Editorial in The Hindu Businessline
The Indian government has set a target of growing the two-way trade with Australia from the current $27 billion to $100 billion by 2030
The India-Australia Economic Cooperation and Trade Agreement (IA ECTA) is set to open new avenues for business and co-operation. According to Jodi McKay, National Chair, Australia India Business Council, the ECTA will bring both the countries closer, but it will take efforts from both sides to raise awareness and build momentum.
“As National Chair of Australia’s leading business Chamber responsible for the country’s trade relationship with India, I am eager to see early results from the historic trade agreement between India and Australia which came into effect on December 29, 2022,” she said in an official note.
Ever since the pact was struck in April last year, Australia hosted eight ministers of the Modi government in comparison, to only three ministers who formerly visited Australia in five years prior to that.
“As a business chamber, we have been overwhelmed by the enthusiasm on the Indian side for early business wins. As well as Ministers, we have hosted many sector delegations and state governments- all keen to secure business and investment outcomes,” she said.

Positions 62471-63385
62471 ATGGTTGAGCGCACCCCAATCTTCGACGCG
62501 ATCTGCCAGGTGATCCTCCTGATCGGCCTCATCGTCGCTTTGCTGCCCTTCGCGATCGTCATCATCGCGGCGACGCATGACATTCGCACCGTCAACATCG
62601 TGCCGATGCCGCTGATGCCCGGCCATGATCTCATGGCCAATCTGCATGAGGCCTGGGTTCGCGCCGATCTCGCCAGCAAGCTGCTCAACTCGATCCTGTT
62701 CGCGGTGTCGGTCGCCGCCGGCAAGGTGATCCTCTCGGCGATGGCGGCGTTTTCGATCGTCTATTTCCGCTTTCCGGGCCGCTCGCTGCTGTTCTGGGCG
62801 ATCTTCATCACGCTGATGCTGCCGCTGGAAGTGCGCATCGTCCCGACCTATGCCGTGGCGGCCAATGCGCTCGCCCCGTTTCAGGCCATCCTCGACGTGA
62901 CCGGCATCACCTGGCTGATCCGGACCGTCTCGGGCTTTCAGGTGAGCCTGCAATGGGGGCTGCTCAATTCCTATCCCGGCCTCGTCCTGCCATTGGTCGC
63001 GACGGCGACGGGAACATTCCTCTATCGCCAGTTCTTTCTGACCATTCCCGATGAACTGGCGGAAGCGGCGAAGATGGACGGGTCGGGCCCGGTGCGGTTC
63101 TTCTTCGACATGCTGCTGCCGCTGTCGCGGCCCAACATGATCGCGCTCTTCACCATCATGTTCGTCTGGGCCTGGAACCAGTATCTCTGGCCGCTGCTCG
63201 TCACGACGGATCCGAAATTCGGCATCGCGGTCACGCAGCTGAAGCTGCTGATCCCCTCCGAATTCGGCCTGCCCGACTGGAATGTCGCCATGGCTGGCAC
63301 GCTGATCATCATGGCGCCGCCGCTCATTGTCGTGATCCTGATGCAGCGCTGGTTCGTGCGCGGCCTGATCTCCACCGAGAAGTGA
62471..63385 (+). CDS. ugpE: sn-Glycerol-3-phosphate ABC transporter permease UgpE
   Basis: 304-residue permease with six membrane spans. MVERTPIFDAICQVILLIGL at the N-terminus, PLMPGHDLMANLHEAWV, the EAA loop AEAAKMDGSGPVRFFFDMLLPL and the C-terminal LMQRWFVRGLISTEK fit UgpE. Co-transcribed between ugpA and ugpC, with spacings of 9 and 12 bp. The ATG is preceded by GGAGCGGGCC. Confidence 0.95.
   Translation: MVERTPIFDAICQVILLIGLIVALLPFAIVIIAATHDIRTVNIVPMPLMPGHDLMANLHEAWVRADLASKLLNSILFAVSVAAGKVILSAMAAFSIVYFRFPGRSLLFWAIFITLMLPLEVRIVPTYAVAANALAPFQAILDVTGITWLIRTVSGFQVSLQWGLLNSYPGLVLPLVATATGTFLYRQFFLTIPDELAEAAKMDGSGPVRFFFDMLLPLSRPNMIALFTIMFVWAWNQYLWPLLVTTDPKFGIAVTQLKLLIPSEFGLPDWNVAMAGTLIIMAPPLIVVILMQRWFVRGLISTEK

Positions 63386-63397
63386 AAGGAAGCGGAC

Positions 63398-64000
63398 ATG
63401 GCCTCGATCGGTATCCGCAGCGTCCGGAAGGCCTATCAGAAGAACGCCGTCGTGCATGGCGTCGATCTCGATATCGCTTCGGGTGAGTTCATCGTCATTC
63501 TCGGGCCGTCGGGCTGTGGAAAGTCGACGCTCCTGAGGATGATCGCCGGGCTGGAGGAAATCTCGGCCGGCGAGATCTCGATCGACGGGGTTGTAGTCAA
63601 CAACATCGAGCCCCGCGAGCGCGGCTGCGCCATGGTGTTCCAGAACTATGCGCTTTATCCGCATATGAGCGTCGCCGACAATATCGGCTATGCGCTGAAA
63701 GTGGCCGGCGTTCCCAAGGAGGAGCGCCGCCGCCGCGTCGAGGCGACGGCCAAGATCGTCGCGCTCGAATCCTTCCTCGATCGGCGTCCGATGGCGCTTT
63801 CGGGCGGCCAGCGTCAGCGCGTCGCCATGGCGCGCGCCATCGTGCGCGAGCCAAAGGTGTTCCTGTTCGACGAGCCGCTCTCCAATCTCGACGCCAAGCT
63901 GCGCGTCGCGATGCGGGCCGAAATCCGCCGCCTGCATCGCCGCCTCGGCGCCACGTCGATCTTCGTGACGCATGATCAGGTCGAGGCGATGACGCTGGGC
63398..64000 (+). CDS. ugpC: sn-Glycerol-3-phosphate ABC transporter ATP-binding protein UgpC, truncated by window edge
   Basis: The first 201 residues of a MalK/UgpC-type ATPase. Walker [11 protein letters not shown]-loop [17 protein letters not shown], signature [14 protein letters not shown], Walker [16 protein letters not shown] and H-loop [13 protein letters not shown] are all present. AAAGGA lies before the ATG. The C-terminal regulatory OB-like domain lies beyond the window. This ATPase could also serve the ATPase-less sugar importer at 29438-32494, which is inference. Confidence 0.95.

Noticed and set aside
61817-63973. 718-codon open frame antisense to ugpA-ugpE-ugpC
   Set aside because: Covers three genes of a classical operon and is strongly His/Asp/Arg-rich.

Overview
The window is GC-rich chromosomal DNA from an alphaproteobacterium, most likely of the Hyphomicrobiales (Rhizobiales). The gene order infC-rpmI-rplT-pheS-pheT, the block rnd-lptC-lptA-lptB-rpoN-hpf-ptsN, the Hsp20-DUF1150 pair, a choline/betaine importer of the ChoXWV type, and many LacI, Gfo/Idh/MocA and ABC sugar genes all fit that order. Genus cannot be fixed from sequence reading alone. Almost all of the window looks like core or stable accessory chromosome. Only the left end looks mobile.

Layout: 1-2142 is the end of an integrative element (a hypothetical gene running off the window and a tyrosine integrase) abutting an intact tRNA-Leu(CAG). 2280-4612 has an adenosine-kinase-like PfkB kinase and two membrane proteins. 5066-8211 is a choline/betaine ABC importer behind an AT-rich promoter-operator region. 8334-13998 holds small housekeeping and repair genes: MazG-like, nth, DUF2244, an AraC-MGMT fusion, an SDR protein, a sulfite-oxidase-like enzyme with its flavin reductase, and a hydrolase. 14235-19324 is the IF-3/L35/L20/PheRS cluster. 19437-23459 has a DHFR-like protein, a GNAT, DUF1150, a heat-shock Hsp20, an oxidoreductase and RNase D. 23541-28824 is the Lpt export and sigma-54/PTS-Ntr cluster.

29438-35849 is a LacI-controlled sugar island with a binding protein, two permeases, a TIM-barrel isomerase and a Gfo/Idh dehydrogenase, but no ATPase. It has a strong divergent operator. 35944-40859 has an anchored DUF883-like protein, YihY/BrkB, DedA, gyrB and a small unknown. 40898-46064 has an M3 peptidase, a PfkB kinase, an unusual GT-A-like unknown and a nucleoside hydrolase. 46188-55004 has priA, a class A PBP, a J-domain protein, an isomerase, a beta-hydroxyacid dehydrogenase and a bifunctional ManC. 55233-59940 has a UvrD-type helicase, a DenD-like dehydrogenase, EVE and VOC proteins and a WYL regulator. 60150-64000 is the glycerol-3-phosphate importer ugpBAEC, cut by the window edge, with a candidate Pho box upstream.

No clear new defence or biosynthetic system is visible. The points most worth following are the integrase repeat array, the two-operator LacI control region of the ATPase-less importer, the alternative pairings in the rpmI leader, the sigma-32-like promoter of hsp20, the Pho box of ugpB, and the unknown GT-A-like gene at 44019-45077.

The challenge, according to her, would be to see that eagerness is replicated on the Australian side.
“With the visit to India in March by Australian Prime Minister Anthony Albanese and this year’s Australian visit by the Indian Prime Minister Narendra Modi, we are confident more Australian companies will realise the enormous benefits now available to them,” she said.
Acknowledging the widely growing Indian diaspora in Australia, she hoped that Australian businesses will realise the immense business and employment avenues the deal can unfold in the years to come.
The Indian government has set a target of growing the two-way trade with Australia from the current $27 billion to $100 billion by 2030, in addition to creating a million jobs in India.